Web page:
We live in the wilderness.I’m not talking about the beauty of nature we see outside our sanctuary windows, this safe little slice of wilderness with the trees and birds and frolicking deer. I’m not talking about the breathtaking vistas we enjoy on this beautiful island we call home, with the mountain wilderness off in the distance. No, I’m talking about the wilderness of the broken world around us, with all its many dangers. I’m talking about the spiritual wilderness we often find ourselves in, with its trials and its temptations, its dry spots and its desolations, its snakes and scorpions and sins. There are golden calves in this wilderness that we are tempted to worship. There are sinful attitudes we have towards God that have a way of coming back to bite us. There are valleys of despair we fall into and mountains of pride and arrogance. There are crooked paths we follow as we seek to go our own way, doing what is right in our own eyes rather than letting God lead us in right pathways for his name’s sake.There are rough ways we travel as we encounter sin and death both outside us and within us on this wilderness journey.

And the worst mistake we can make is to laugh it all off. The worst mistake we can make is to believe that these spiritual dangers aren’t real or aren’t serious. We can justify all kinds of things in our lives, right? We can make excuses for just about anything. We snicker at the wilderness, downplaying the dangers of our sin. But whenever we do that, whenever we make light of our sin, we are at the very same time making light of Christ – and that puts us in grave spiritual danger.

Today the word of God comes to us in this midst of this wilderness. Today we hear a voice crying out in the wilderness. This voice says to us: “Prepare the way of the Lord!” John the Baptist leaves no room for complacency! He won’t let us laugh off our sins! He calls us to repentance. And he’s just getting warmed up – come back next week for the rest of his sermon!

Today John calls to prepare the way of the Lord. What does it mean to prepare the way of the Lord?

My wife and I are preparing to host the church staff at our home this Friday for the staff Christmas party. You can bet we’ll be doing some preparing this week in the form of housecleaning – dusting and sweeping and vacuuming. We want to make a good impression, you know. But even more than that, we are preparing for the arrival of these guests by making room for them. We’re having a bunch of people over, and we don’t have a lot of space, so we need to shift some things around to make room.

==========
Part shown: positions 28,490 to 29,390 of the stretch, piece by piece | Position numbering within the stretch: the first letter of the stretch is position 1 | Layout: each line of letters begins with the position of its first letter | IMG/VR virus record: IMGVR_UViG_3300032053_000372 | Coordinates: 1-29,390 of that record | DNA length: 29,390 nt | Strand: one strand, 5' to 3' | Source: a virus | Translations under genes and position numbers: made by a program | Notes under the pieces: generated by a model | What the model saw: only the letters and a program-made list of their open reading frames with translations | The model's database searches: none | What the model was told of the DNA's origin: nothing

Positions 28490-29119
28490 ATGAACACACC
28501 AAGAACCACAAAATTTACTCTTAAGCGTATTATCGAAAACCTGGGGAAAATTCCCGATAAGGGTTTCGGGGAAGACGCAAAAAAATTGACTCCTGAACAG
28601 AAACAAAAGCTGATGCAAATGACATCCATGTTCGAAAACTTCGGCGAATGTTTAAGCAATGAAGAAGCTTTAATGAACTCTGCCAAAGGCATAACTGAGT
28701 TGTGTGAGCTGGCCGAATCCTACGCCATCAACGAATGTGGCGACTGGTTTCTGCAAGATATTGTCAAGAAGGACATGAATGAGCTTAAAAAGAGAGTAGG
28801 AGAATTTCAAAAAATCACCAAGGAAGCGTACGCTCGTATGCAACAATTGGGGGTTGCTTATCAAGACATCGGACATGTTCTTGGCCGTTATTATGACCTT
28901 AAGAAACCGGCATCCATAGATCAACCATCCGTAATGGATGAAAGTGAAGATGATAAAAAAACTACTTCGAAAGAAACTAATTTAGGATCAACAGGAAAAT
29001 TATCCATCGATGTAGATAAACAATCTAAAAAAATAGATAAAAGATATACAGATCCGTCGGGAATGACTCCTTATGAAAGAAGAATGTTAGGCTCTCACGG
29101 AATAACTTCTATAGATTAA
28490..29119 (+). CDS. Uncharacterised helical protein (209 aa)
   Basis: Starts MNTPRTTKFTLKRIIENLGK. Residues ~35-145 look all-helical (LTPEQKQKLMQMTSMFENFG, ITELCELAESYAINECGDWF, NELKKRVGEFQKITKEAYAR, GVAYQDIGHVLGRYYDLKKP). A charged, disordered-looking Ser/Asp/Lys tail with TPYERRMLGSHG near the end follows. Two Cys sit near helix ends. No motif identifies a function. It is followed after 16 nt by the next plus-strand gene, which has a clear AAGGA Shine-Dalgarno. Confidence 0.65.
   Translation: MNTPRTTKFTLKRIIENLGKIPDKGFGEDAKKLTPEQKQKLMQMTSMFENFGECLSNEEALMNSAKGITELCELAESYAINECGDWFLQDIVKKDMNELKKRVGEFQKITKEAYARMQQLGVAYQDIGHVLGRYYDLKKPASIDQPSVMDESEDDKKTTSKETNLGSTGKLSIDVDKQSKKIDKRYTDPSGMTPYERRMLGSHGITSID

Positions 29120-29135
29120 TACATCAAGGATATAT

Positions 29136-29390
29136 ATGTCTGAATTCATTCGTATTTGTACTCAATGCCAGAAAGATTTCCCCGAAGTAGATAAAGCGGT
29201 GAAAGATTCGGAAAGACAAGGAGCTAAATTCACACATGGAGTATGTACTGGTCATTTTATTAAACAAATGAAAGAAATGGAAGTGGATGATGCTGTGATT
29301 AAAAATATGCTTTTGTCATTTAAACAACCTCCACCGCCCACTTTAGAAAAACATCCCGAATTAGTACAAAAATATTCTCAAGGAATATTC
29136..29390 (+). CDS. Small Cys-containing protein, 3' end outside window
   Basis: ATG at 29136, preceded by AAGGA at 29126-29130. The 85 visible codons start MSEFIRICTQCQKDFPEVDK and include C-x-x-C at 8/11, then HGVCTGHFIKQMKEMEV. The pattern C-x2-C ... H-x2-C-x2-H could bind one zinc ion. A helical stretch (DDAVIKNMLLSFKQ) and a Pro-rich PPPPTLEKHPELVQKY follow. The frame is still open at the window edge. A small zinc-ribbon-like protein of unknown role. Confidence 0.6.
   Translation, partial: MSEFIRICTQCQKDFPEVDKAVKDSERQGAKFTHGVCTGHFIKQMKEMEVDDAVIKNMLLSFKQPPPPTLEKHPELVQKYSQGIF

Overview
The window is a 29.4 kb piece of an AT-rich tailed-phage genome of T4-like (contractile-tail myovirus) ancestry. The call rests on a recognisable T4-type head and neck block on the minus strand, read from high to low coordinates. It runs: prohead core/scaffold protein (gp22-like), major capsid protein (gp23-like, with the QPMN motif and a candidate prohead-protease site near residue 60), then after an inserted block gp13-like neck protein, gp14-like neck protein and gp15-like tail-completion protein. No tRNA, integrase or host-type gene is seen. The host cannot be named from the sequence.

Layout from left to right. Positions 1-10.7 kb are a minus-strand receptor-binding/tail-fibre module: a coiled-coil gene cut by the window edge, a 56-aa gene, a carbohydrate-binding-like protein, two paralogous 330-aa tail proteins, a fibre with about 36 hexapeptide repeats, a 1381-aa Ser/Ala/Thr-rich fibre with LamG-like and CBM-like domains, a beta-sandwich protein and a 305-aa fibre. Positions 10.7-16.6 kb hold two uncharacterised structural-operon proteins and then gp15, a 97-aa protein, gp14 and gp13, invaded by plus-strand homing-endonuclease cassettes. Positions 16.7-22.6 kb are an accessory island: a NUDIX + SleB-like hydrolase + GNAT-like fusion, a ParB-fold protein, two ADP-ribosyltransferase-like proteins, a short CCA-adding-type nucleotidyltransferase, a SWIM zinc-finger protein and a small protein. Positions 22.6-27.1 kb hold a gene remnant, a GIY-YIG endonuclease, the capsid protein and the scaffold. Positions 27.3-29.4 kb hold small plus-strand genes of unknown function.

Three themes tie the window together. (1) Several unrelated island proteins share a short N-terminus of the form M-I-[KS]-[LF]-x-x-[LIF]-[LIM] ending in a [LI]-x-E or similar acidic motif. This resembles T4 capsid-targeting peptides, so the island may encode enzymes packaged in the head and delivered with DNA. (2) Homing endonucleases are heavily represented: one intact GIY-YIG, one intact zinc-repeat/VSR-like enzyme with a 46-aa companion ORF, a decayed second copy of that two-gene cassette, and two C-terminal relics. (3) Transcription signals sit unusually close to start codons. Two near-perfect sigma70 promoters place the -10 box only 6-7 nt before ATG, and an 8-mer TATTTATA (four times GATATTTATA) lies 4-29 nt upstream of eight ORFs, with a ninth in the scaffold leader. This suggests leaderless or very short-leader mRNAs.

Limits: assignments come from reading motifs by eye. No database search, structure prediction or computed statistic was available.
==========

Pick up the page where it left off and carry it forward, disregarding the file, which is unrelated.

Oftentimes we think preparing the way of the Lord means sprucing ourselves up: cleaning up our bad habits, decorating our lives with a few good deeds here or there. And those are good things to do. Our good works show a measure of respect for the one who is coming. The Holy Spirit stirs our hearts to do these good works. But the preparations to which we are being called by John are even more a matter of making room. We prepare for our Lord’s coming by making room for him in our lives, by setting aside some time to be in his Word, by setting aside time for prayer, perhaps with your spouse and children. We prepare for our Lord’s coming by making room in our lives for worship, perhaps even coming to church on Wednesday nights during Advent. We prepare for our Lord’s coming by making room for him in our hearts, clearing away the clutter of our busy-ness so that he might have a place there. We prepare the way of the Lord by confessing our sin.The more seriously we take our sin, the more room there will be for our savior.

The wilderness is a place fraught with danger. I know that many of you are living in the wilderness right now. You’re dealing with family dysfunction or money problems or grief or health issues. Some of you are dealing with all of these things at the same time. We all live in the spiritual wilderness of our sin, and the more we try to laugh it off the more dangerous it becomes.

Neither God nor grizzly bears will be mocked. But today the word of God comes to us in our wilderness –not to maul us, but to prepare us.

Even now, through his word, God is about the work of rearranging the furniture in your heart to make room for this savior.
As we hear the voice of the one crying out in our wilderness, even now valleys are being filled with hope as we hear that the savior is coming. Even now crooked paths are being straightened by his saving love. Even now rough ways are being made smooth by his word of forgiveness. Even now the Son comes to us, so that we can see the salvation of God.

Thanks be to God. Amen.

Rev. Jeffrey R. Spencer

Oak Harbor Lutheran Church